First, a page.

Despite the steady summer downpour, busloads of tourists file into the car-park at Drumcliffe churchyard in County Sligo on the west coast of Ireland.
Like me, they’ve come to see the final resting place of William Butler Yeats, the man widely regarded as Ireland’s greatest poet.
Yeats’ headstone, which sits just outside the church building, bears a striking inscription – a short stanza from a poem he published a few months before his death in January 1939, at the age of 73.
‘Cast a cold Eye / On Life, on Death / Horseman, pass by.’
Yeats is better known, however, for lines composed more than two decades earlier, in response to a key moment in Irish political history.
‘All changed, changed utterly / A terrible beauty is born.’
Yeats was writing about the failed 1916 Easter Rising against British rule in Ireland and subsequent execution, by British forces, of 16 rebel leaders — including the Scot James Connolly — at Kilmainham jail in Dublin.
The executions helped galvanise Irish opinion in favour of independence, which was finally achieved in 1922.
Next year marks the first centenary of the Rising, and with a general election on the horizon, the Irish Republic finds itself at another crossroads.
Although Ireland’s economy is growing again — it suffered a severe recession during the global financial crash and had to be bailed out by the EU and the IMF — many Irish citizens are still reeling from the effects of biting austerity cuts.
Under successive governments, water charges were introduced, wages slashed and public sector workers laid-off.
These reforms plunged Ireland’s political class into crisis but delivered a much-needed boost to Sinn Féin, who have never reached the same heights of popularity in southern Ireland that they have traditionally enjoyed among republican voters in the north.
Now averaging around 20 per cent in the polls, Sinn Féin hope to match the success of leftwing parties on the European continent — notably Syriza in Greece and Podemos in Spain — by making big gains at the forthcoming election, expected to take place in the Spring.
Further down the west coast, support for a change in Ireland’s political leadership is palpable.
“Sinn Féin’s appeal is that they are not part of the conservative establishment,” Fergal Anderson, a farmer and anti-austerity campaigner in Galway, 80 miles south of County Sligo, tells me.
“They are perceived as being less friendly to big business, as not part of the cabal of developers, big farmers and financial marketeers that has run the country for the last few years.”
Anderson’s views are common.
According to a recent survey, backing for mainstream parties – such as Fianna Fáil, Labour and Fine Gael – now lags behind that for ‘independent and other’ candidates by a margin of ten points.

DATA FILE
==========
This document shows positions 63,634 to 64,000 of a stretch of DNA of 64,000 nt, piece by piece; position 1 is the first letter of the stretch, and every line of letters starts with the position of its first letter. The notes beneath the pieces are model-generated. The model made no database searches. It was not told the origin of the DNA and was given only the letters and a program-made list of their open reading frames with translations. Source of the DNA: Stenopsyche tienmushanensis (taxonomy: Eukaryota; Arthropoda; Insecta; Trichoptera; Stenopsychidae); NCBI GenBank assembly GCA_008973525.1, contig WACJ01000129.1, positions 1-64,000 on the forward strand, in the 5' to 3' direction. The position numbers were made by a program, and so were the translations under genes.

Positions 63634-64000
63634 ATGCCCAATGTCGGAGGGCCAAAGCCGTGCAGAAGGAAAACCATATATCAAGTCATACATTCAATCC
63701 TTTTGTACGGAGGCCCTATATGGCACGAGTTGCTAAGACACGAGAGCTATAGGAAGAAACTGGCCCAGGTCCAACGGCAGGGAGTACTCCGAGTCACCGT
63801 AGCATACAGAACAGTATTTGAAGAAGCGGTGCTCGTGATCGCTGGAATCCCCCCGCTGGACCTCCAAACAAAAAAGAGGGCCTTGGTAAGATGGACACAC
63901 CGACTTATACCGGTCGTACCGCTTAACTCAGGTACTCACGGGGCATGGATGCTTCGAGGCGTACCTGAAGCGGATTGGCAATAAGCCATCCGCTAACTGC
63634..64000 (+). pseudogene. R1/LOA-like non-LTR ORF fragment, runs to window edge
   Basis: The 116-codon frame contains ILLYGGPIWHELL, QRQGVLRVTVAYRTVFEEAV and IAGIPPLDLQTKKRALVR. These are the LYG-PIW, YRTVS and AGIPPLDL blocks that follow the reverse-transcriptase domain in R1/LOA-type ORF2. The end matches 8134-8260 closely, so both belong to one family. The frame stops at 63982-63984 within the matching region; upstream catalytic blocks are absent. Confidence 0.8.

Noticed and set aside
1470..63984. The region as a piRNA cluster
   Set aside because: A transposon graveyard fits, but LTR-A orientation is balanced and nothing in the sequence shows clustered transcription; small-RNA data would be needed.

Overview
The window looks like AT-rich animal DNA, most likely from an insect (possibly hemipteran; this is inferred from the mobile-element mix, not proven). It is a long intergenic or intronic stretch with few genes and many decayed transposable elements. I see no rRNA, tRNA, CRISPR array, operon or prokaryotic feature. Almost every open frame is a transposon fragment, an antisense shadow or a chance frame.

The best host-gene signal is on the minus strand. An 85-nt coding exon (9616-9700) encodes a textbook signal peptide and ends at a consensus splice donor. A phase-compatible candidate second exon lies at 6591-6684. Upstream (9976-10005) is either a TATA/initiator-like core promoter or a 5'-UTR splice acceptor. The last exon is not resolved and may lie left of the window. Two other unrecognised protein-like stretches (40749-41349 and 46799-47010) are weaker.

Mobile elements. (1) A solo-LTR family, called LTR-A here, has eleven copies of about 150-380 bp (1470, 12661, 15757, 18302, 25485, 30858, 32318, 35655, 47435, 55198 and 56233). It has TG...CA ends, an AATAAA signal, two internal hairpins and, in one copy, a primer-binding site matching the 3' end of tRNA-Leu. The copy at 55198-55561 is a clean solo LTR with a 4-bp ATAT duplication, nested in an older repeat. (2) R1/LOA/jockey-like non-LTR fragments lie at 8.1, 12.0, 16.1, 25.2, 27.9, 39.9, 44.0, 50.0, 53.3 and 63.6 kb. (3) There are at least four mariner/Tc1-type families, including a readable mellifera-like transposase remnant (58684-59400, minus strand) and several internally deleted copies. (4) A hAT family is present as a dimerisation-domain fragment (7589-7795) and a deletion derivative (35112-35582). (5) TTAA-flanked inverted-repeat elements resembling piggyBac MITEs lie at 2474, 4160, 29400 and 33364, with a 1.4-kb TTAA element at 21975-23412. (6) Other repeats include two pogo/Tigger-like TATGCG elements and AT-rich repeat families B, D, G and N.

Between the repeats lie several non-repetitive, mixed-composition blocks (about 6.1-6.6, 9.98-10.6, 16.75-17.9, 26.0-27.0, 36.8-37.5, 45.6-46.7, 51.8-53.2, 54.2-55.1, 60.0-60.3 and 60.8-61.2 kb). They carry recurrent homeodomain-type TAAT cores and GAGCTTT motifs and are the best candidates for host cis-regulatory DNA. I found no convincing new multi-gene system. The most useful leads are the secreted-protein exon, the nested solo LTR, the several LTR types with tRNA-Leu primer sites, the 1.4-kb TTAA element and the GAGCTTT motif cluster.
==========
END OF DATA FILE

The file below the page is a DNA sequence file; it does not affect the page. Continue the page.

Yet Sinn Féin may struggle to fully capitalise on the mood of public disquiet.
While the party casts itself as a champion of radical causes south of the border, at Stormont, Northern Ireland’s devolved assembly, Sinn Féin politicians work alongside rightwing Democratic Unionists as part of a power-sharing administration.
“Sinn Féin are trying to ride two horses at once,” John Barry, professor of politics at Queen’s University Belfast, says.
“They are a party of government in Northern Ireland, which obliges them – although they deny this – to implement British government policy, including Tory welfare reforms.
“But in the south they are riding high in the polls, almost like the Syriza of the Republic in terms of their opposition to austerity.
“It will be interesting to see how they manage this tension as the election approaches.”
Even if Sinn Féin fail to make a decisive electoral breakthrough, Ireland seems braced for more political turbulence.
As in post-referendum Scotland, people here have discovered — or rediscovered — that powerful elites are susceptible to pressure when applied with enough force from below.
“There is more anger at the establishment than at any time in my memory,” William Hederman, a Dublin-based photojournalist, tells me over a beer by the Liffey.
“It came to a head last year with the introduction of water charges, a flat rate not based on income.
“There has been a huge campaign of non-payment and civil disobedience which has empowered communities and brought many new people into politics.”
Later, while walking through the Irish capital, I stopped to look at a mural on a street not far from the General Post Office, the scene of some of the most intense fighting during the 1916 Rising.
The image, rendered in stark blue and pink, was of Éamon de Valera.
One of the few surviving 1916 revolutionaries — he was spared execution by virtue of his American citizenship — de Valera ran the country, from an array of posts including Taoiseach and President, for decades after independence.
Yeats once described the famously adversarial politician as a “living argument.”
And when you think about, that’s not a bad way of describing Ireland, either.